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Zebrafish Models in Neural and Behavioral Toxicology across the Life Stages

1
Biodiversity and Biotechnology Network of the Legal Amazon, Adrianópolis Manaus 69057-070, AM. CEP, Brazil
2
Laboratory of Neurosciences and Behavior, Institute for Health and Biological Studies, Federal University of the South and Southeast of Pará, Marabá 68507-670, PA, s/ CEP, Brazil
3
Faculty of Psychology, Institute for Health and Biological Studies, Federal University of the South and Southeast of Pará, Marabá 68507-670, PA, s/ CEP, Brazil
4
Laboratory of Neuropharmacology and Biophysics, Center for Biological and Health Sciences, Pará State University, Marabá 68507-670, PA, CEP, Brazil
*
Author to whom correspondence should be addressed.
Received: 19 September 2019 / Revised: 28 July 2020 / Accepted: 28 July 2020 / Published: 31 July 2020
(This article belongs to the Special Issue Fish as Model Organisms for (Eco)Toxicology and Disease)
The industry is increasingly relying on fish for toxicity assessment. However, current guidelines for toxicity assessment focus on teratogenicity and mortality. From an ecotoxicological point of view, however, these endpoints may not reflect the “full picture” of possible deleterious effects that can nonetheless result in decreased fitness and/or inability to adapt to a changing environment, affecting whole populations. Therefore, assessing sublethal effects add relevant data covering different aspects of toxicity at different levels of analysis. The impacts of toxicants on neurobehavioral function have the potential to affect many different life-history traits, and are easier to assess in the laboratory than in the wild. We propose that carefully-controlled laboratory experiments on different behavioral domains—including anxiety, aggression, and exploration—can increase our understanding of the ecotoxicological impacts of contaminants, since these domains are related to traits such as defense, sociality, and reproduction, directly impacting life-history traits. The effects of selected contaminants on these tests are reviewed, focusing on larval and adult zebrafish, showing that these behavioral domains are highly sensitive to small concentrations of these substances. These strategies suggest a way forward on ecotoxicological research using fish. View Full-Text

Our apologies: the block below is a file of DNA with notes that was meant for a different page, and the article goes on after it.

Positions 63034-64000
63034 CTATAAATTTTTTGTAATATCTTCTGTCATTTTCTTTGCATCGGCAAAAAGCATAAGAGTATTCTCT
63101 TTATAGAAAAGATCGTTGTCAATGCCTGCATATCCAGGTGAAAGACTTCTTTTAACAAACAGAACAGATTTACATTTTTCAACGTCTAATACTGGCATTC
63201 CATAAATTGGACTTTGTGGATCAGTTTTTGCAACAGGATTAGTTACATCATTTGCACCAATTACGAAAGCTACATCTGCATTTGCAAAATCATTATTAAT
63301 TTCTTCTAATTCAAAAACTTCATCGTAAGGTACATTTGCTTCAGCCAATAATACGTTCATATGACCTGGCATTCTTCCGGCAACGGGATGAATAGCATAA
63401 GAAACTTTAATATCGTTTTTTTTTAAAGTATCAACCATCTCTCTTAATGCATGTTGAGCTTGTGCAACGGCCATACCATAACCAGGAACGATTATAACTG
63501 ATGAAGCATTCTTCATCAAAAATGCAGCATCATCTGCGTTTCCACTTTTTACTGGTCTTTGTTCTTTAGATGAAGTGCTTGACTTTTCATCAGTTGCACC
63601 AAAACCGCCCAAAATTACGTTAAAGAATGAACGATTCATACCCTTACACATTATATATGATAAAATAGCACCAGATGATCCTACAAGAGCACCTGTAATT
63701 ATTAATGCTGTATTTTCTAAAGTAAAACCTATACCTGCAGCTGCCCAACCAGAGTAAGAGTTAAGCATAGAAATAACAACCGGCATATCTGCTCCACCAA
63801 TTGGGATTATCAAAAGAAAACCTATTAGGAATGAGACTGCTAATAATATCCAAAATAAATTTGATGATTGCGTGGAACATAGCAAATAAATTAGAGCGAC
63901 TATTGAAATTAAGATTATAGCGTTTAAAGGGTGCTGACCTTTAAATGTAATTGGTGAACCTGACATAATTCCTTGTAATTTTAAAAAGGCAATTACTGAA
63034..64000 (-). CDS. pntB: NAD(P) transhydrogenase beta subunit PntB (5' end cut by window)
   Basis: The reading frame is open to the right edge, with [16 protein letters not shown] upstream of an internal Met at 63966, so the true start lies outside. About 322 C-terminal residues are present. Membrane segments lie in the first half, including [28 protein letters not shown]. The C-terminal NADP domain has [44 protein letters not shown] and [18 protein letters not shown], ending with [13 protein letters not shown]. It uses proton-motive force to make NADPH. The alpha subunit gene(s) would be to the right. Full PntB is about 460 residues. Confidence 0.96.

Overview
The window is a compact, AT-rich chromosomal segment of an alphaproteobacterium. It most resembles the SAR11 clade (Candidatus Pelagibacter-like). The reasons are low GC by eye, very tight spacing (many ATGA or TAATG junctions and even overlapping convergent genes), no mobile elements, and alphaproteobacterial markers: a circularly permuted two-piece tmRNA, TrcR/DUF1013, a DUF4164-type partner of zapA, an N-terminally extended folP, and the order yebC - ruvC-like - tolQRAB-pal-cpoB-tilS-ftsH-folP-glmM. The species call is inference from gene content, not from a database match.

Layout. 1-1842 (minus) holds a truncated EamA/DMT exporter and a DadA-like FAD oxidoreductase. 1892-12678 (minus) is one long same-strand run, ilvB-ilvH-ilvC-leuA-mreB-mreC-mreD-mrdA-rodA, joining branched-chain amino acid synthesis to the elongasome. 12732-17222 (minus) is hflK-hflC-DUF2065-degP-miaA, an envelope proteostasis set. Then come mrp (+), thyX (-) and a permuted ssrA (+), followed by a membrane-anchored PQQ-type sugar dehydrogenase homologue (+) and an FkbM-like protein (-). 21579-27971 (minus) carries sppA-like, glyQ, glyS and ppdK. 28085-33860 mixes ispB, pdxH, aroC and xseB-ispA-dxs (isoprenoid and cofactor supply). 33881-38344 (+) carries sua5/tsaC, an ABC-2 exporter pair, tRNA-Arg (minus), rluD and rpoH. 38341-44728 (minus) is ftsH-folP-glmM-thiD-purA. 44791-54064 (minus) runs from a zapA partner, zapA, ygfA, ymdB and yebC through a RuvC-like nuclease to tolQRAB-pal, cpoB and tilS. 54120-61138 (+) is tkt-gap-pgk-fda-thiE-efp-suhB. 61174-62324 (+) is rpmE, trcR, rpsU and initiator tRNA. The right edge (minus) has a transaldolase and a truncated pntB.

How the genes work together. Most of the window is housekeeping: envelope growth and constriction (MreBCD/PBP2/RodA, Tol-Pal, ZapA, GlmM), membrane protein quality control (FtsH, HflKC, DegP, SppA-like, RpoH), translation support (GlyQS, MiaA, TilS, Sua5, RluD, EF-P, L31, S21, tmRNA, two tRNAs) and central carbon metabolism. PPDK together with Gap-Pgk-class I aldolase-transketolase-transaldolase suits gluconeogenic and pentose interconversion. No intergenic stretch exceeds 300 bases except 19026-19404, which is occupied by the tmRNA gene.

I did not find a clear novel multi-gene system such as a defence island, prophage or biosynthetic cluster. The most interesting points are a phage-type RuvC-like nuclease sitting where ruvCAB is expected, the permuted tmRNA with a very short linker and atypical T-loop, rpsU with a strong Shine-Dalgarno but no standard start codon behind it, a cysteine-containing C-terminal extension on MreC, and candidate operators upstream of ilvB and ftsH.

Keywords: neurobehavioral assessment; ecotoxicology; zebrafish; neurotoxicology neurobehavioral assessment; ecotoxicology; zebrafish; neurotoxicology
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MDPI and ACS Style

Dutra Costa, B.P.; Aquino Moura, L.; Gomes Pinto, S.A.; Lima-Maximino, M.; Maximino, C. Zebrafish Models in Neural and Behavioral Toxicology across the Life Stages. Fishes 2020, 5, 23. https://0-doi-org.brum.beds.ac.uk/10.3390/fishes5030023

AMA Style

Dutra Costa BP, Aquino Moura L, Gomes Pinto SA, Lima-Maximino M, Maximino C. Zebrafish Models in Neural and Behavioral Toxicology across the Life Stages. Fishes. 2020; 5(3):23. https://0-doi-org.brum.beds.ac.uk/10.3390/fishes5030023

Chicago/Turabian Style

Dutra Costa, Bruna P., Layana Aquino Moura, Sabrina A. Gomes Pinto, Monica Lima-Maximino, and Caio Maximino. 2020. "Zebrafish Models in Neural and Behavioral Toxicology across the Life Stages" Fishes 5, no. 3: 23. https://0-doi-org.brum.beds.ac.uk/10.3390/fishes5030023

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